1. Neuroscience
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Complementary congruent and opposite neurons achieve concurrent multisensory integration and segregation

  1. Wen-Hao Zhang
  2. He Wang
  3. Aihua Chen
  4. Yong Gu
  5. Tai Sing Lee
  6. K Y Michael Wong  Is a corresponding author
  7. Si Wu  Is a corresponding author
  1. Hong Kong University of Science and Technology, Hong Kong
  2. East China Normal University, China
  3. Chinese Academy of Sciences, China
  4. Carnegie Mellon University, United States
  5. Peking University, China
Research Article
  • Cited 3
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Cite this article as: eLife 2019;8:e43753 doi: 10.7554/eLife.43753

Abstract

Our brain perceives the world by exploiting multisensory cues to extract information about various aspects of external stimuli. The sensory cues from the same stimulus should be integrated to improve perception, and otherwise segregated to distinguish different stimuli. In reality, however, the brain faces the challenge of recognizing stimuli without knowing in advance the sources of sensory cues. To address this challenge, we propose that the brain conducts integration and segregation concurrently with complementary neurons. Studying the inference of heading-direction via visual and vestibular cues, we develop a network model with two reciprocally connected modules modelling interacting visual-vestibular areas. In each module, there are two groups of neurons whose tunings under each sensory cue are either congruent or opposite. We show that congruent neurons implement integration, while opposite neurons compute cue disparity information for segregation, and the interplay between two groups of neurons achieves efficient multisensory information processing.

Article and author information

Author details

  1. Wen-Hao Zhang

    Department of Physics, Hong Kong University of Science and Technology, Hong Kong, Hong Kong
    Competing interests
    The authors declare that no competing interests exist.
  2. He Wang

    Department of Physics, Hong Kong University of Science and Technology, Hong Kong, Hong Kong
    Competing interests
    The authors declare that no competing interests exist.
    ORCID icon "This ORCID iD identifies the author of this article:" 0000-0003-2101-8683
  3. Aihua Chen

    Laboratory of Brain Functional Genomics, Primate Research Center, East China Normal University, Shanghai, China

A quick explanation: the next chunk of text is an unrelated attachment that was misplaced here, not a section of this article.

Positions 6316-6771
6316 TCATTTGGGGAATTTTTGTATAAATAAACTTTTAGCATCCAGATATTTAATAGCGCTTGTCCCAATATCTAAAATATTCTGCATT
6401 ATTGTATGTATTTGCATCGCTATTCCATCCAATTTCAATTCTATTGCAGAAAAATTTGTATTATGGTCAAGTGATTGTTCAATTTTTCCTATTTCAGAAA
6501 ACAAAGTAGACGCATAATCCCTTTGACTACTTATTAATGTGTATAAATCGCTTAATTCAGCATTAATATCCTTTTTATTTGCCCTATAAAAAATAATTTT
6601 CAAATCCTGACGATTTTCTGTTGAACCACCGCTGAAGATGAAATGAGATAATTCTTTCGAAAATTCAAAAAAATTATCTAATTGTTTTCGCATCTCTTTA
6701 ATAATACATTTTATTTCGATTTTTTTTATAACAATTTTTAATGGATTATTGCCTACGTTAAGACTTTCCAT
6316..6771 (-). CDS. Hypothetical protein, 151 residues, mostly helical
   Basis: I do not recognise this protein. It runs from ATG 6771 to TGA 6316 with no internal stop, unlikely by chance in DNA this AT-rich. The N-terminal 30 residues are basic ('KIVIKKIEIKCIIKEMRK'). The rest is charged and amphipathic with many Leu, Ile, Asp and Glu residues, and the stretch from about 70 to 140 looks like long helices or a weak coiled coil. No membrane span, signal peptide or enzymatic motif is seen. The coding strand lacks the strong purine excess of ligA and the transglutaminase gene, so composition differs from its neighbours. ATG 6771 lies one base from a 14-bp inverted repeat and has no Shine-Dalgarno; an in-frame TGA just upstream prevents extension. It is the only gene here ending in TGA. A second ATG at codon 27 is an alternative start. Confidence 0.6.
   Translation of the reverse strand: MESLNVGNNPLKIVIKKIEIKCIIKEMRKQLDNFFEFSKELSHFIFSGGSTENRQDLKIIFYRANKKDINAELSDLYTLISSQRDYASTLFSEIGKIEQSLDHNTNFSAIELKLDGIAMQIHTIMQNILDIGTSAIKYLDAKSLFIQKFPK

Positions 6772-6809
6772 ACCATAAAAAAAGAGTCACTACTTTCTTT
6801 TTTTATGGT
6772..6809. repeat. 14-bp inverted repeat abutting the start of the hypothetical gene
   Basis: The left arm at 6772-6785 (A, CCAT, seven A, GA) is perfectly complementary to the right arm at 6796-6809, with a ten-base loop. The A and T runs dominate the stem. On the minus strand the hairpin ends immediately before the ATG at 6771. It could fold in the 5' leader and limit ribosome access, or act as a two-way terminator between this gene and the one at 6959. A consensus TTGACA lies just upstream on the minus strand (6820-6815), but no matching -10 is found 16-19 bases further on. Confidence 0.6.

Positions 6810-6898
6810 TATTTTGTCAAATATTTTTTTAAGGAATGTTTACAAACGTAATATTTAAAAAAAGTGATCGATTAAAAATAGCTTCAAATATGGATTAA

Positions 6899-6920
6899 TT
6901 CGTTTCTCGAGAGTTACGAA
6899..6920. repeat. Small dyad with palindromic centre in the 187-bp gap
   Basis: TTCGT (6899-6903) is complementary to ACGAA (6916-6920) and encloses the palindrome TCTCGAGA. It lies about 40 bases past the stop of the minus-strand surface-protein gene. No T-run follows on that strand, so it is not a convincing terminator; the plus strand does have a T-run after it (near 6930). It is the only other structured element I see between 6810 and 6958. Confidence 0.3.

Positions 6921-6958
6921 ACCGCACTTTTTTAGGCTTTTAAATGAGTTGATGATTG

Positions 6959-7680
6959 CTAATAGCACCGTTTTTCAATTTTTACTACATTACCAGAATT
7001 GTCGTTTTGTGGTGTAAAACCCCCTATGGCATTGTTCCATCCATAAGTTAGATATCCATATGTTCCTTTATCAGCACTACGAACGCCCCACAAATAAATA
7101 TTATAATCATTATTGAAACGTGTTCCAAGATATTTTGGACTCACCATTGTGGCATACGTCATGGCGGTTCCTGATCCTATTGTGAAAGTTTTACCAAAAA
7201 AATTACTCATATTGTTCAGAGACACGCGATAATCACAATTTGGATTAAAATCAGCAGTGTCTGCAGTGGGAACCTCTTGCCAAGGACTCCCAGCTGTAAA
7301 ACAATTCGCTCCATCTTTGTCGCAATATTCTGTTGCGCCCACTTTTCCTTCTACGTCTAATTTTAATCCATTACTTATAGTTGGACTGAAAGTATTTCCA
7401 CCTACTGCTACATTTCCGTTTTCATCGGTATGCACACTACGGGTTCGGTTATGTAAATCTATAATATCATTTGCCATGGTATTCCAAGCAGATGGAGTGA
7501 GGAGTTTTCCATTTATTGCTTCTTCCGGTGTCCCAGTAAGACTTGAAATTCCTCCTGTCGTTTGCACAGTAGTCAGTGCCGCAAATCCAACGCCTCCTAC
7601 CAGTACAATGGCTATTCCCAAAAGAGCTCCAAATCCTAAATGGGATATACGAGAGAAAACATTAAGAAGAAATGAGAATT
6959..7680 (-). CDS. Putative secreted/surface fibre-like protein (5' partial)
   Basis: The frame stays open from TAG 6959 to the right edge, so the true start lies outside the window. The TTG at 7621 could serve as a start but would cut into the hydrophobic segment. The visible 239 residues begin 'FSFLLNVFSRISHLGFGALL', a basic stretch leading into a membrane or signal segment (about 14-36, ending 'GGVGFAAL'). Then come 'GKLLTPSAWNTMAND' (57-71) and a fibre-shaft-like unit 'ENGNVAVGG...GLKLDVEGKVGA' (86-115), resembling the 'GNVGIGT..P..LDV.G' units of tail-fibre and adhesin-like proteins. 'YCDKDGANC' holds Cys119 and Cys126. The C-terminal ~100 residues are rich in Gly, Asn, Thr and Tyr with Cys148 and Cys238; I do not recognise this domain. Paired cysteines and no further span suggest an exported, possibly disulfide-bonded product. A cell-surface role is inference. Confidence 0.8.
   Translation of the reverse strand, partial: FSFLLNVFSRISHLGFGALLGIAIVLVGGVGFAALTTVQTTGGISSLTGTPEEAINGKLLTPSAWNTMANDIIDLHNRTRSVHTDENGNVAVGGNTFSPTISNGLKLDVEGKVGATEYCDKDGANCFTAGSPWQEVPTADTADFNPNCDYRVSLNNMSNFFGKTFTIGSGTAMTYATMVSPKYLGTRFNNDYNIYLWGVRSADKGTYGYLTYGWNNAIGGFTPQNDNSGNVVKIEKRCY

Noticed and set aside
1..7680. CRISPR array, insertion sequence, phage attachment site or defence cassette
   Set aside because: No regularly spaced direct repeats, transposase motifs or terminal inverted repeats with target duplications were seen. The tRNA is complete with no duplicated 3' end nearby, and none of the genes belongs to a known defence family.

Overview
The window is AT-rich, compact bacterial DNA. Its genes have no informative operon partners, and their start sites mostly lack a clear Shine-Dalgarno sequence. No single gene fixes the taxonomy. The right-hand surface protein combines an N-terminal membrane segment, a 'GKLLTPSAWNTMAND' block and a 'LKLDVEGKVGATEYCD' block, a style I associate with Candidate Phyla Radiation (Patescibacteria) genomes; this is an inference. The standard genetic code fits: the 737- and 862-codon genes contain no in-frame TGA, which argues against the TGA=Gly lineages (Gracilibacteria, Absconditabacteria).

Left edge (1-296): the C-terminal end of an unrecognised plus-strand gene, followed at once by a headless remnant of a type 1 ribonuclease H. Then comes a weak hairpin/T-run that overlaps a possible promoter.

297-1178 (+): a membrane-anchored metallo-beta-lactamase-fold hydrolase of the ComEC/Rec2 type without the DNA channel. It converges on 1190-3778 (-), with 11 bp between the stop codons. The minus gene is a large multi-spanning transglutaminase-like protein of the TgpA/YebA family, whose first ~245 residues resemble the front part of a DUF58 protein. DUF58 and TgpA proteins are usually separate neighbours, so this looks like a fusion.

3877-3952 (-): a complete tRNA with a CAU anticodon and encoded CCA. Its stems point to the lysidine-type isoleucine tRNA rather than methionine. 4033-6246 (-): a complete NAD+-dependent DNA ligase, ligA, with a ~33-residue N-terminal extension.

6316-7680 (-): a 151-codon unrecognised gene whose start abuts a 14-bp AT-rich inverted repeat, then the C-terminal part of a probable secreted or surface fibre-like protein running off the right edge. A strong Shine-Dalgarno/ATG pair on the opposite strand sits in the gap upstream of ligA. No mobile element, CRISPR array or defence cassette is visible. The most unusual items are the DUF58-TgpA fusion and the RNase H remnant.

Competing interests
    The authors declare that no competing interests exist.
  4. Yong Gu

    Institute of Neuroscience, Chinese Academy of Sciences, Shanghai, China
    Competing interests
    The authors declare that no competing interests exist.
    ORCID icon "This ORCID iD identifies the author of this article:" 0000-0003-4437-8956
  5. Tai Sing Lee

    Center for the Neural Basis of Cognition, Carnegie Mellon University, Pittsburgh, United States
    Competing interests
    The authors declare that no competing interests exist.
  6. K Y Michael Wong

    Department of Physics, Hong Kong University of Science and Technology, Hong Kong, Hong Kong
    For correspondence
    phkywong@ust.hk
    Competing interests
    The authors declare that no competing interests exist.
    ORCID icon "This ORCID iD identifies the author of this article:" 0000-0001-7641-5024
  7. Si Wu

    School of Electronics Engineering and Computer Science, Peking University, Beijing, China
    For correspondence
    siwu@pku.edu.cn
    Competing interests
    The authors declare that no competing interests exist.

Funding

Research Grants Council of Hong Kong (N HKUST606/12)

  • K Y Michael Wong

Research Grants Council of Hong Kong (605813)

  • K Y Michael Wong

Research Grants Council of Hong Kong (16322616)

  • K Y Michael Wong

Research Grants Council of Hong Kong (16306817)

  • K Y Michael Wong

National Basic Research Program of China (2014CB846101)

  • Si Wu

Natural Science Foundation of China (31261160495)

  • Si Wu

National Science Foundation (CISE1320651)

  • Tai Sing Lee

Intelligence Advanced Research Projects Activity (D16PC00007)

  • Tai Sing Lee

The funders had no role in study design, data collection and interpretation, or the decision to submit the work for publication.

Reviewing Editor

  1. Peter Latham, University College London, United Kingdom

Publication history

  1. Received: November 19, 2018
  2. Accepted: May 22, 2019
  3. Accepted Manuscript published: May 23, 2019 (version 1)
  4. Version of Record published: June 13, 2019 (version 2)

Copyright

© 2019, Zhang et al.

This article is distributed under the terms of the Creative Commons Attribution License permitting unrestricted use and redistribution provided that the original author and source are credited.

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